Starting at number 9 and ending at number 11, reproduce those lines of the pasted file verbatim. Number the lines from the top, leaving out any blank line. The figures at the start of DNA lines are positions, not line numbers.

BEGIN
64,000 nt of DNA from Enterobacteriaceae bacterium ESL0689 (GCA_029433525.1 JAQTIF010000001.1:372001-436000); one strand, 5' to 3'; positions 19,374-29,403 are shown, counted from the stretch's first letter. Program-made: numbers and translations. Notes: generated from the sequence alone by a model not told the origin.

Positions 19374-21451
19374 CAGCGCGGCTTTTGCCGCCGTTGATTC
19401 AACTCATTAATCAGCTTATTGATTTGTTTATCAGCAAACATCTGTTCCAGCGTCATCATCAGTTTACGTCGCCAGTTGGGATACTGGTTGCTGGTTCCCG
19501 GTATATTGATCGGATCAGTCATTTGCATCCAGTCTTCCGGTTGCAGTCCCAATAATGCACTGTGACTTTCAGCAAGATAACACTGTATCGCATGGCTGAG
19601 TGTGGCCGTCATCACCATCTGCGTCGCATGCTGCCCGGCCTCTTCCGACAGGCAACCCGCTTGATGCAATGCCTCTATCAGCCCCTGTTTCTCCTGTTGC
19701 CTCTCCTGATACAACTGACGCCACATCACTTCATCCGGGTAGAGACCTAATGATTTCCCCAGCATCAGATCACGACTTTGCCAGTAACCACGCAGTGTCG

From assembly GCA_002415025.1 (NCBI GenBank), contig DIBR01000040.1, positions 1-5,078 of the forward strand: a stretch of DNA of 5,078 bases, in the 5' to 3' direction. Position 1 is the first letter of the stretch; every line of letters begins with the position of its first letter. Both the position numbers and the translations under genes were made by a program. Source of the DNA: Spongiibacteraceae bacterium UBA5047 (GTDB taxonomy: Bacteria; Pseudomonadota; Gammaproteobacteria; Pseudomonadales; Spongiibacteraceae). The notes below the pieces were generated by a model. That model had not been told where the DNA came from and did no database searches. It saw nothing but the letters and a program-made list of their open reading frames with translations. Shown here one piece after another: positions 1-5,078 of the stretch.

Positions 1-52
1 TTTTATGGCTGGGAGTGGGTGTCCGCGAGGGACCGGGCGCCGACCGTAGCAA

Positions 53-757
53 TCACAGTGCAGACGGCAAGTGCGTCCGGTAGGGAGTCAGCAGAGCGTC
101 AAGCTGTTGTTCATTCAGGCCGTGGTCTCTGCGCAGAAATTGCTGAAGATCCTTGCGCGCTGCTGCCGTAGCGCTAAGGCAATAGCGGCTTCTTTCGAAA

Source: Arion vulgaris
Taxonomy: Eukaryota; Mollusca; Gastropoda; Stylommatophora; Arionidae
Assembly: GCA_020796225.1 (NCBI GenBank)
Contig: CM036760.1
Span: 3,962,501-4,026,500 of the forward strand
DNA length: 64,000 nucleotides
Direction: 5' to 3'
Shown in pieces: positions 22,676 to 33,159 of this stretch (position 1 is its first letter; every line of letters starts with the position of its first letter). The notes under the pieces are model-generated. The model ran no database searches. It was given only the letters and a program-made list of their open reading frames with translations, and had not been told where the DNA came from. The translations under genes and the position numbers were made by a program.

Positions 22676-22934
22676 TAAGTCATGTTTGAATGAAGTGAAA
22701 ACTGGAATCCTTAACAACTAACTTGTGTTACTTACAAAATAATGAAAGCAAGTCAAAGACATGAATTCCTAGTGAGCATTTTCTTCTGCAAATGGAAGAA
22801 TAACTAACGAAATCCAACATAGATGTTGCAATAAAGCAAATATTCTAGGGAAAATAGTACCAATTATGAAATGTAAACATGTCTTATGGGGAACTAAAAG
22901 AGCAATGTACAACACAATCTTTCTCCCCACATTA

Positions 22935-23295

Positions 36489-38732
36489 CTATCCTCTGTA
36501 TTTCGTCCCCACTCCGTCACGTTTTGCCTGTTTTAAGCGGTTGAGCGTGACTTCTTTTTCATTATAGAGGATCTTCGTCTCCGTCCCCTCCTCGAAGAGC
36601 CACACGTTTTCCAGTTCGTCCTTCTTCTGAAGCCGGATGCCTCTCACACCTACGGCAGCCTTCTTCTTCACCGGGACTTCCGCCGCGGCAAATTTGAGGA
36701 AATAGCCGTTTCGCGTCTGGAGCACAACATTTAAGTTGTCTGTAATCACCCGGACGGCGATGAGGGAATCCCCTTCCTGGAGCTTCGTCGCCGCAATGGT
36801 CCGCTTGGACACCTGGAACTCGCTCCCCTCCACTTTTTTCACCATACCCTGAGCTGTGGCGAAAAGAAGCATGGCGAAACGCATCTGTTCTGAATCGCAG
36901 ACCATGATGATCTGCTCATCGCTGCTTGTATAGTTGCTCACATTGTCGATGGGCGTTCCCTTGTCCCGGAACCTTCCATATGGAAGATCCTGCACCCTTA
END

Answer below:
Positions 1-52
1 TTTTATGGCTGGGAGTGGGTGTCCGCGAGGGACCGGGCGCCGACCGTAGCAA

Positions 53-757